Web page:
This says it all...

NASHVILLE, Tenn. ó Donít blame Thursday.

However anyone chooses to analyze the Steelersí atrocious 26-23 loss to a terrible Tennessee team that dropped their record to 2-3 and might have tipped their playoff hopes, donít go the trite route of blaming the short week of preparation. Itís preposterous to suggest. The Titans had the same break.
Donít blame all the injuries, either. The Titans were missing starting quarterback Jake Locker.
Donít blame playing on the road. If the Titans had a home-field edge, it would have been news to the 30,000-plus at LP Field decked out in black and gold.
And you know what?
Donít even blame the secondary.
No, really.
Yeah, I was here. I saw Ike Taylor getting torched so often itís as if the Titansí receivers were trading Demaryius Thomas masks amongst each other. I saw Keenan Lewis allow a sure interception ó if there is any such thing with the Steelersí defensive backs ó to ricochet so far out of his hands it might have landed in Memphis. I saw Will Allen start for the first time in three years, sadly forced into action by the poor play of Ryan Mundy, who still found a way to do damage by missing his man on a Tennessee blocked punt.
Yeah, I saw it all. No need to pull punches. Exempting Ryan Clark, who was terrific again, this is the softest secondary the Steelers have seen since the Harvey Clayton days.
And thatís with all due apologies to Mr. Clayton, who managed three more interceptions in 1986 than Taylor and Lewis have totaled this season.
This was Mike Tomlinís assessment afterward: ďObviously, we need to look at everything, but I doubt that the process itself is an issue.Ē
Really?
The bulk of the blame for this fiasco, if you ask me, goes to the playcalling.

Both sides of the ball.
Letís start with this simple premise: When facing a 1-4 team thatís been outscored, 181-88 Ö um, let me think how to say this Ö oh, yeah Ö GO FOR THE JUGULAR.
Storm them.
Stamp them out early.
Sap them of their will.
Shouldnít have been all that hard in facing an opponent whose not-really-a-star running back, Chris Johnson, earlier in the week was quoted as saying, ďWeíre not exactly headed in the right direction.Ē
Not until the Steelers played tour guide.
Dick LeBeauís defense came out in the same conservative mode weíve maddeningly seen most of this season. The corners play miles off the line of scrimmage, and the linebackers occasionally join them. It looks at times like a video being rewound.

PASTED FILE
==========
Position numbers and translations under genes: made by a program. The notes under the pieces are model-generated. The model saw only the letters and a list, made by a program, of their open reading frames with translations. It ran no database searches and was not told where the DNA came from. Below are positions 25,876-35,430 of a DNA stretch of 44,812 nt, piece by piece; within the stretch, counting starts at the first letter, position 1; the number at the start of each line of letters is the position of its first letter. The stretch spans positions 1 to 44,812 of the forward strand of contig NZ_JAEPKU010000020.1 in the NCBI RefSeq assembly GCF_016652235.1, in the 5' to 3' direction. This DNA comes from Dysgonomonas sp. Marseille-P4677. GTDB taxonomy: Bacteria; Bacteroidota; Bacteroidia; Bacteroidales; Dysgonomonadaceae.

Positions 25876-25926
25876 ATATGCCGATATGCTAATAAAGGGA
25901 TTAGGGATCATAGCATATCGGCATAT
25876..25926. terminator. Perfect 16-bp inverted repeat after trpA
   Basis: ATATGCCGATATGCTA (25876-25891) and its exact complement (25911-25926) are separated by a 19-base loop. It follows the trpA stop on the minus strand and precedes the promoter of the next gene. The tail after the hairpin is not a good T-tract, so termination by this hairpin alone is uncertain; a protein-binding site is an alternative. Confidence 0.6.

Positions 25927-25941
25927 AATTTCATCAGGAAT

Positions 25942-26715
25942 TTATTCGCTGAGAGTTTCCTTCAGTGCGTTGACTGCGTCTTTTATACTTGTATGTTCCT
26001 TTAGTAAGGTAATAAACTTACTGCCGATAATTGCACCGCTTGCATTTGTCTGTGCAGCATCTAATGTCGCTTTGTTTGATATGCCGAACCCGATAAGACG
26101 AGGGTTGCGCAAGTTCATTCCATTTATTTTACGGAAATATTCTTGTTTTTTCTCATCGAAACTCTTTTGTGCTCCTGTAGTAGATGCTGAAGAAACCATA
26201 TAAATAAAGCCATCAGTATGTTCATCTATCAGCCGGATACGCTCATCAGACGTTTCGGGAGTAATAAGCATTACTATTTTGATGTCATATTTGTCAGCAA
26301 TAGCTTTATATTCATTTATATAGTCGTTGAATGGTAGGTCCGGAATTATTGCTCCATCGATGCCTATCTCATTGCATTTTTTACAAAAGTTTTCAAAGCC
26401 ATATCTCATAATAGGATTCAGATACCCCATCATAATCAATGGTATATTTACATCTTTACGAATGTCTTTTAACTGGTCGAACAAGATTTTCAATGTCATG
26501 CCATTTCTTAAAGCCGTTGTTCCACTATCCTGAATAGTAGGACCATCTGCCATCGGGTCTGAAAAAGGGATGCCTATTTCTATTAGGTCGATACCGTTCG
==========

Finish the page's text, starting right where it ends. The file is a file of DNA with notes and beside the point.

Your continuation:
The result was immediate: Whateverís left of Matt Hasselbeck coolly moved Tennessee down the field for an opening field goal.
The Steelers responded with a tying field goal and, later, in the first quarter, decided to GO FOR THE JUGULAR with a Ben Roethlisberger heave to Mike Wallace.
The result: An 82-yard touchdown, a 10-3 lead, and Roethlisberger was 5 of 8 for 130 yards.
Why mess with that, right?
Well, for reasons only Tomlin and Todd Haley could know, this team seems hellbent on showing it can run between the tackles and throw screen passes, no matter the evidence to the contrary, no matter that Rashard Mendenhall and Isaac Redman were felled by injury, no matter that they were playing the Titans and really might have done well to GO FOR THE JUGULAR at least another time or two.
They didnít. They ran up 22 rushes for 56 yards, yet another meager average of 2.5 per carry. That was lowlighted by a head-scratcher of a call on second-and-6 on the Steelersí last drive, on which Baron Batch was held to a yard. One incomplete pass later, Shaun Suisham missed a 54-yard field goal try.
Thatís no jab at Batch or Chris Rainey, undersized backs who did the best they could. And itís certainly no jab at the line, which lost Maurkice Pouncey for the game and Marcus Gilbert and Ramon Foster for spells.
No, itís an indictment of playcalling thatís starting to look more like itís predicated on ego than, you know, winning the game.
When did how the Steelers win ever matter?
Defensively, Dick LeBeauís scheme was even more conservative and even less effective.
Again, Iím not absolving the players. All of the numbers point to a collection of corners utterly incapable of pressing.
But if there ever was a time to push an opponent around a little bit, this was it. In addition to using their backup QB, the Titans have an utterly star-free receiving corps. And yet, Hasselbeck stayed mostly comfortable thanks to few bring-the-house blitzes, and the receivers had ample room because of what the coaches call the ďtackle-the-catchĒ approach.
Give even a bad NFL team an inch for free, and theyíd be crazy not to take a yard.
As with Haley and the offense, why wouldnít LeBeau play to whatever strengths he has among his personnel?
Was that really James Harrison dropping back into coverage on tight end Jared Cookís 25-yard reception that set up the winning field goal?
Yeah, it was.
Donít blame Harrison for that.


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